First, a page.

2835mostly Zim news
- Dec 10, 2001Mugabe to ‘tough it out’
Zimbabwe President Robert Mugabe is likely to *tough it out* and appeal to black
South Africans over President Thabo Mbeki’s head, in response to the South African
government’s ditching of its *quiet diplomacy* policy
Further intensifying the country’s isolation, the United States Congress adopted
the Zimbabwe Democracy Act by an overwhelming majority.
Diplomats said Mugabe was most likely to respond to the pressures by projecting
himself to black South Africans as *a Pan Africanist hero* and *toughing it out, at
least until he has won a further six-year term*.
He has already tried to strike a posture as Africa's revolutionary crusader against
globalisation and the relics of white imperialism, setting an example to the region
― particularly South Africa ― on how to conduct land reform.
Diplomats said another possibility ― although remote ― was that Mugabe would
make cosmetic changes to appease Mbeki. A small group of wealthy white farmers
who have backed Mugabe to win forthcoming elections may be brought on board,
with at least one being offered a Cabinet seat.
A minister able to speak a South African language, such as Ndebele-speaking
Zanu-PF party chairperson John Nkomo, currently Minister of Home Affairs, may be
charged with improving Harare-Pretoria relations.
In the past week Mugabe has ditched the centuries-old rule book of diplomatic
practice by permitting his hard-line Minister of Information, Jonathan Moyo, to pillory
targeted Western diplomats in the state-controlled media, in addition to launching a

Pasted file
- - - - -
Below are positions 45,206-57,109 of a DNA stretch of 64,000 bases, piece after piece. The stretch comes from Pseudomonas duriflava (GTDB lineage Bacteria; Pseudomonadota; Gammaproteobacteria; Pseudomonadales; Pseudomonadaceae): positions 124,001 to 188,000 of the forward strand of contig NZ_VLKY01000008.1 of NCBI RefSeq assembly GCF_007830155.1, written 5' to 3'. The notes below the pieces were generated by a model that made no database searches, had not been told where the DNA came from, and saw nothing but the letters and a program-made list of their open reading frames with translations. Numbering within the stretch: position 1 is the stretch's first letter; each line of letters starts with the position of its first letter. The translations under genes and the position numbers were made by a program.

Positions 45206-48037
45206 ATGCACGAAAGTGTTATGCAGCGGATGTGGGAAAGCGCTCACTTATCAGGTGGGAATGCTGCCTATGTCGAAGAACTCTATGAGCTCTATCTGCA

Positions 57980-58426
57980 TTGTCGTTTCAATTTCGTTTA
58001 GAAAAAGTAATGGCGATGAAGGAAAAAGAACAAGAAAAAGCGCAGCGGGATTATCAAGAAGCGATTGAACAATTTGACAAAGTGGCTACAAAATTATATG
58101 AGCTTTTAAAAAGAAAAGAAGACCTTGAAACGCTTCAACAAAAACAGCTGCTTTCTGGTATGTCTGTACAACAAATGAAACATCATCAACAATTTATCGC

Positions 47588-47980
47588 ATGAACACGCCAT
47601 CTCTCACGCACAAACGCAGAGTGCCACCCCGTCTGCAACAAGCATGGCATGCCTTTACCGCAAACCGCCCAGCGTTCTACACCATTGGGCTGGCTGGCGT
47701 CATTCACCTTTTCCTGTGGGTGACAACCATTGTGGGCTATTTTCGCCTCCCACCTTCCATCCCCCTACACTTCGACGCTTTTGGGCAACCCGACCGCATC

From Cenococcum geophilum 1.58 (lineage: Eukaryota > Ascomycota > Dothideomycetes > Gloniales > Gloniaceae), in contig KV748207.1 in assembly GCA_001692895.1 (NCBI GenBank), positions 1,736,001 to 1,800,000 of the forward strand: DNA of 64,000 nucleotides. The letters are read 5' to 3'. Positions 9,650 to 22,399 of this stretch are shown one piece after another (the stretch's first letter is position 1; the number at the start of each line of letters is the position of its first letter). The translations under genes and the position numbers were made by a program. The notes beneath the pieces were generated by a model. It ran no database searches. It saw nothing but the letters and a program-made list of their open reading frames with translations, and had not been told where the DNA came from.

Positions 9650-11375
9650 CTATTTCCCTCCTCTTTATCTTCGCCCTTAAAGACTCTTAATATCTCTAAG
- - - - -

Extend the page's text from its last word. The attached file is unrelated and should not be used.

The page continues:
war of words on Pretoria.
Danish ambassador Ole Moesby and British High Commissioner Brian Donnelly
The day Mbeki let it be known he had
finally lost patience ― Mugabe's worst
external setback in years ― the new
Supreme Court bench under former
minister Godfrey Chidyausiku handed the
Zimbabwean president a predicted
internal triumph in the form of 4-1
endorsement of the *fast track land
The last hopes that internal pressure
could bring change were destroyed on
Monday by the newly reconstituted
Supreme Court. Envoys and jurists said
only external pressure could ensure
anything resembling clean presidential
elections next year.
Chief Justice Chidyausiku cleared the government of all wrongdoing despite the
murder of 39 farmworkers and nine farmers in two years of what Mugabe calls the
*Third Chimurenga" or civil war.
It was unreasonable to expect the government to *bring about a totally crime free
environment", said Chidyausiku. He added that land reform *is a matter of social
justice, not strictly speaking a legal issue".
Three newly appointed Mugabe sympathisers backed Chidyausiku's finding, which
now clears the way for summary redistribution of 5 000 white-owned farms to
300 000 Zanu-PF supporters.
Human rights lawyer Adrian de Bourbon said the ruling marked *the end of the road"
for farmers’ attempts to fight through the courts. Anyone attempting to defend human
rights from now on *runs a very severe risk of not getting a fair adjudication", he
However, Zimbabwe's legal community were ringing in their praise for the personal
courage and moral integrity of Appeal Judge Admed Ibrahim (61), who issued a
Ibrahim rejected demands that he resign earlier this year, despite warnings by
Minister of Justice Patrick Chinamasa that *anything could happen" following death
threats from Mugabe's war veterans.
In his minority ruling, likely to be reprinted in legal journals around the world, Ibrahim
accused the government of coming back to Judge Chidyausiku with the same
arguments that had been rejected by the previous Supreme Court bench under Judge
He said that on the evidence put before the Supreme Court by the Commercial
Farmers’ Union it was impossible to say law and order had been restored.
*Haphazard squatting cannot form part of a lawful programme of land reform," he